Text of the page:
As no-fault divorce draws closer we look at how this family law reform will work, what has changed, and what the benefits are.
What is no-fault divorce?
No-fault divorce is the name given to the divorce law reform being introduced in April 2022 in England and Wales that removes the need for blame as a basis for divorce.
What was divorce like before no-fault divorce?
Previously, even if both partners mutually agreed that the marriage was over, no wrongdoing had taken place, or both parties were equally ‘at fault’, there was a legal requirement to assign blame to just one party if they wished to divorce in under two years (the minimum separation period).
Based on the five grounds for fault-based divorce, couples had to spend a minimum of two years separated before they could file for divorce. The alternative was to cite behaviour or adultery as their grounds for divorce to demonstrate that their marriage had irretrievably broken down, but they then had to assign blame to one party, making allegations and disclosing the full details in their divorce application.
What were the five grounds for divorce?
- Behaviour – The most common grounds for divorce as it covered many types of ‘unreasonable behaviour’ and, while details of the behaviour were necessary, it didn’t require admission from your ex-partner.
- Adultery – which included the need for either your ex-partner to formally admit to sex with someone else , or for you to prove it had occurred. In addition, the law’s definition of adultery only referred to opposite-sex affairs, so could not be applied if your ex was in a same-sex relationship.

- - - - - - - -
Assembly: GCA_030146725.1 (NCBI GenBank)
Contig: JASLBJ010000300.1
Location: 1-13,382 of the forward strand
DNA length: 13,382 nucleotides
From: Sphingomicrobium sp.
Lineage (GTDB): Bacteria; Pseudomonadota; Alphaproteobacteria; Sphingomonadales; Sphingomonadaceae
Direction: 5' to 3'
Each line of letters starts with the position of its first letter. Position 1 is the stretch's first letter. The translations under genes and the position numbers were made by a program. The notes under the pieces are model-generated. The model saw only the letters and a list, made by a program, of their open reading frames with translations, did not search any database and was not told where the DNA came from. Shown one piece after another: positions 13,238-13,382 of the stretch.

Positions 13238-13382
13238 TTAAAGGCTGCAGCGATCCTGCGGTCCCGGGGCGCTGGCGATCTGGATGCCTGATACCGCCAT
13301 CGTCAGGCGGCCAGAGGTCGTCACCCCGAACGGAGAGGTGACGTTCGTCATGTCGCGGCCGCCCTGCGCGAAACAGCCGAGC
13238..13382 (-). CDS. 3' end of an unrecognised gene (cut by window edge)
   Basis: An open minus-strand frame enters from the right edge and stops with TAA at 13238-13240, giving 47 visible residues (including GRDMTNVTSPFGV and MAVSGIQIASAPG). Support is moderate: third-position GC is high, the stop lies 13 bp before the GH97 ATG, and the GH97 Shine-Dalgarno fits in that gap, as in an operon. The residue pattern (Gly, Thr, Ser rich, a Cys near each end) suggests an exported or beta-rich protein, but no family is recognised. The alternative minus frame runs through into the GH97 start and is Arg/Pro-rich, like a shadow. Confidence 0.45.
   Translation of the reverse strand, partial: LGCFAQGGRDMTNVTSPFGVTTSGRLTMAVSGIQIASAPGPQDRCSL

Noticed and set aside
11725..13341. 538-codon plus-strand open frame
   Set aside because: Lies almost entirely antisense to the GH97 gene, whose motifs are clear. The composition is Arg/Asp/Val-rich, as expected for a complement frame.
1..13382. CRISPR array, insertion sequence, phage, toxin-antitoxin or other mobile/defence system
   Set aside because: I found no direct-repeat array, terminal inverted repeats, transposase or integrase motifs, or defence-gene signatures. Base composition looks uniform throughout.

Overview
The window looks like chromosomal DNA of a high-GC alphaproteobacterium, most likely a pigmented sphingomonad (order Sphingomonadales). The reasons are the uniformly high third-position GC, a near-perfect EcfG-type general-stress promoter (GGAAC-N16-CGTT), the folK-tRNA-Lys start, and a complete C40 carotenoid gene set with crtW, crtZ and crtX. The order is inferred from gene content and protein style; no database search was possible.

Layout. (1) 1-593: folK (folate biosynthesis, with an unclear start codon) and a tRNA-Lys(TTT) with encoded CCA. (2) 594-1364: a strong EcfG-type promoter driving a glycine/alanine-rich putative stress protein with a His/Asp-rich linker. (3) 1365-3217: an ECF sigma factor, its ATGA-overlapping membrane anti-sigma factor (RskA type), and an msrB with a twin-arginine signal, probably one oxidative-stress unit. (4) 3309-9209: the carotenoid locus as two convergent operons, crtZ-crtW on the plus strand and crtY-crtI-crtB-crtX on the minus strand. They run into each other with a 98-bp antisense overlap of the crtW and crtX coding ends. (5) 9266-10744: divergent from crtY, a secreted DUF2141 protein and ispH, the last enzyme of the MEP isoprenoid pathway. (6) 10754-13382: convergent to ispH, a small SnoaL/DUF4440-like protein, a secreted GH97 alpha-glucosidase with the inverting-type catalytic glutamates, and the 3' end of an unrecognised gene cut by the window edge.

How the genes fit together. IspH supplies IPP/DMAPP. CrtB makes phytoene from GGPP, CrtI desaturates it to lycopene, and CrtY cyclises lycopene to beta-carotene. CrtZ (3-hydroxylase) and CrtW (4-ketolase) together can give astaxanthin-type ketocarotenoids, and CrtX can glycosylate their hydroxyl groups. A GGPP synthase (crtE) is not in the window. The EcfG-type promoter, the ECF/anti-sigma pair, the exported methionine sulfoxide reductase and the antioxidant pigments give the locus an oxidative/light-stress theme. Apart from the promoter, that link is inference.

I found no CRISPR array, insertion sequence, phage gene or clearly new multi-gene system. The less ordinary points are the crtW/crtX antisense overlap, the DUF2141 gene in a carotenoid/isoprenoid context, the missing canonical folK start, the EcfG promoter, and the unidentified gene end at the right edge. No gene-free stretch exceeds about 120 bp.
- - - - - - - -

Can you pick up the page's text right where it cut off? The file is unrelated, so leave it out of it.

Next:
- Separation, two years – You have lived apart for two years, and the other party consents to the divorce.
- Separation, five years – In this case, the consent of the other party to the divorce is not required.
- Desertion – fundamentally different to separation; it referred to abandonment.
How is no-fault divorce different?
With no-fault divorce the only ground for divorce is that your relationship has ‘irretrievably broken down’. No other justification is needed to grant divorce.
You are no longer required by law to apportion blame to either you or your ex, fit your reasons for separation into one of the five reasons for divorce, formally accept blame if a divorce petition has been made against you, or provide proof of wrongdoing to support your application. You will also no longer be able to contest a divorce if you are the respondent.
In addition, under the new divorce law, if you and your partner both agree that your marriage has broken down irretrievably, you will be able to make a joint application for divorce.
Why is no-fault divorce being introduced?
Every relationship is unique, as are the reasons that marriages breakdown. Often the reason for the end of a marriage is the accumulative result of a combination of factors felt by both parties, rather than the deliberate actions of just one.
To have to distil years of unhappiness into one crystallised reason, and attribute blame to just one party, is unconstructive at best and can destroy what’s left of the relationship at a time when cooperation is needed most.
No-fault divorce paves the way for amicable collaboration, rather than conflict and stress, helping to reduce the overall mental health impact of separation and ease negotiations. It means parties can find a way to both move forward positively, and allows them to focus on the central issues, such as children, finances, and property.
How does no fault divorce work?
- Under the new law you, or you and your spouse, can make an application for divorce on the grounds that your marriage has broken down irretrievably.
- After a minimum of 20 weeks, the applicant(s) can confirm that they wish to proceed with the divorce.
- The court can then make a Conditional Order (previously called a Decree Nisi).
- After a minimum of 6 weeks, the court can make the Final Order (previously called a Decree Absolute).
How long will a no-fault divorce take?
While the new divorce process can take a minimum of 26 weeks, this does not factor in the time needed for administration, processing, and negotiations.